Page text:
court   judge's   wide   discretion   in  determining  whether  a 
sufficient  foundation  to  qualify evidence as a business record 
has  been  laid.127 It held that defendant's allocations of error 
were  without merit since defendant himself had acknowledged that 
the  bank's  computer  entries  memorialized  in  the  microfiche 
record  were  entered  simultaneously  as  they  occurred  in the 
regular  course  of  business.128  Further,  the Court of Appeals 
dismissed  defendant's  claim  that  only a computer expert could 

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Defamation Liability of Computerized BBS Operators
& Problems of Proof          (C) 1989 John R. Kahn             27
----------------------

supply  testimony  concerning  the  reliability  of  the computer 
record:
    Appellant's  proposed test incorrectly presumes computer 
    data  to  be  unreliable, and, unlike any other business 
    record,   requires   its   proponent   to  disprove  the 
    possibility  of error, not to convince the trier of fact 
    to  accept  it,  but  merely to meet the minimal showing 
    required for admission....
    The  time  required  to produce this additional [expert] 
    testimony  would unduly burden our already crowded trial 
    courts to no real benefit.129
    
    

         The  Lugashi  court  then  followed  the  bulk  of other 
jurisdictions  adopting  similar analyses and upholding admission 
of  computer  records  with similar or less foundational showings 
over similar objections.130

         As  to  admission  into evidence of telephone companies' 
computer-generated   call  records  under  the  business  records 
exception,  courts  have  evinced  a  similar attitude to that in 
Lugashi.  In  State  v.  Armstead,131  a  prosecution for obscene 
phone  calls,  the trial court was held to have properly admitted 
computer   printouts  showing  that  calls  had  been  made  from 
defendant's  mother's  telephone,  despite defendant's contention 
that  the  witness  who  was called to lay the foundation had not 
been  personally  responsible  for  making the record.132 Because 
the  printout represented a simultaneous self-generated record of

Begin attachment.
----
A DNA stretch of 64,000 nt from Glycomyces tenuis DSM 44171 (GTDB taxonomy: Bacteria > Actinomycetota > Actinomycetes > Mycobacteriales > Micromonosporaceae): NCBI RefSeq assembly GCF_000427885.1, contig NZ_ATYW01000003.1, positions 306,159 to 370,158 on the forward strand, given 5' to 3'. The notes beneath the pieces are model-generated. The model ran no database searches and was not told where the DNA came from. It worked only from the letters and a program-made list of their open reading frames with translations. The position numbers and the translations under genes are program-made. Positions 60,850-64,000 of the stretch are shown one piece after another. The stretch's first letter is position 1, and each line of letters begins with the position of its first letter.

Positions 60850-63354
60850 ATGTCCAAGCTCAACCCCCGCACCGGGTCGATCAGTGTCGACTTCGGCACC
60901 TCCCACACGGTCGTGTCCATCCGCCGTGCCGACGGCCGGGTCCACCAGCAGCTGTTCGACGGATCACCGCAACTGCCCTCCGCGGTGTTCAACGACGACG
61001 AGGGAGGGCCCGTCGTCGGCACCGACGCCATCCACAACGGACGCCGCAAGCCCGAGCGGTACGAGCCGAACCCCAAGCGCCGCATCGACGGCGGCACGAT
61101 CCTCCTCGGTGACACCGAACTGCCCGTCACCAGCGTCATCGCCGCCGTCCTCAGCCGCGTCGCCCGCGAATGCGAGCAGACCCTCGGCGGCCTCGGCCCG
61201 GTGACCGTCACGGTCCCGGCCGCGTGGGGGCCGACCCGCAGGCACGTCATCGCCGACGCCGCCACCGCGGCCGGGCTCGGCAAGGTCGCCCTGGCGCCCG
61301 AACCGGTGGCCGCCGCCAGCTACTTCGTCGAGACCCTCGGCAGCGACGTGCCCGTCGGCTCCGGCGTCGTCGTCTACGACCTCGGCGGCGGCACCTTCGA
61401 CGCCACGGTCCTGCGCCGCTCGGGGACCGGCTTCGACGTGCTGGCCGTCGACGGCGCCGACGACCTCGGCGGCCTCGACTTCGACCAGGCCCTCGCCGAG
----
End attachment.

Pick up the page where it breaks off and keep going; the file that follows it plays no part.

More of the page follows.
computer   operation,   the  court  held  it  was  therefore  not 
hearsay.133

         In   an   Ohio   prosecution  for  interstate  telephone 
harassment,  it  was  held  no  error  was committed in admitting 
defendant's  computerized  phone  statement  under  the  Business 
Records  exception  which  showed  that  telephone calls had been 

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Defamation Liability of Computerized BBS Operators
& Problems of Proof          (C) 1989 John R. Kahn             28
----------------------

made  from  defendant's  phone  in  Ohio  to  various  numbers in 
Texas.134  A  sufficient foundation for the admission of business 
records  under  Federal  Rules of Evidence 803(6) was established 
when  a  telephone  company  witness  identified  the  records as 
authentic  and  testified they were made in the regular course of 
business.135

         Applying  the foregoing analyses to BBSes, the plaintiff 
user  would  establish a foundation for the correlated BBS136 and 
telephone  company  phone logs by showing that (1) they were made 
contemporaneously  with  the posting of the libellous message;137 
(2)  they  were  prepared/kept  in  the  course  of  a  regularly 
conducted  business  activity,  since  both the BBS and telephone 
company  consistently  maintain  accounts  of all persons who use 
their  services;  and (3) the BBS and telephone company relied on 
those  records for billing purposes.138 Once such a foundation is 
laid,  the  trial court has wide discretion in admitting business 
records into evidence.139

         2.   Authentication & the Voluminous Records Exception

         The  second  evidentiary  barrier encountered in tracing 
the  masquerader's  libellous messages back to him is proving his 
authorship  of  the  libel,  or "authenticating" the computerized 
records.140  The computer-generated phone and BBS records showing 
that  a call from a certain phone number at a particular date and 
time  resulted  in  a  libellous  message  being  published  must 
somehow be linked to the masquerader.

         The  Federal  Rules  of  Evidence  provide  in pertinent 

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Defamation Liability of Computerized BBS Operators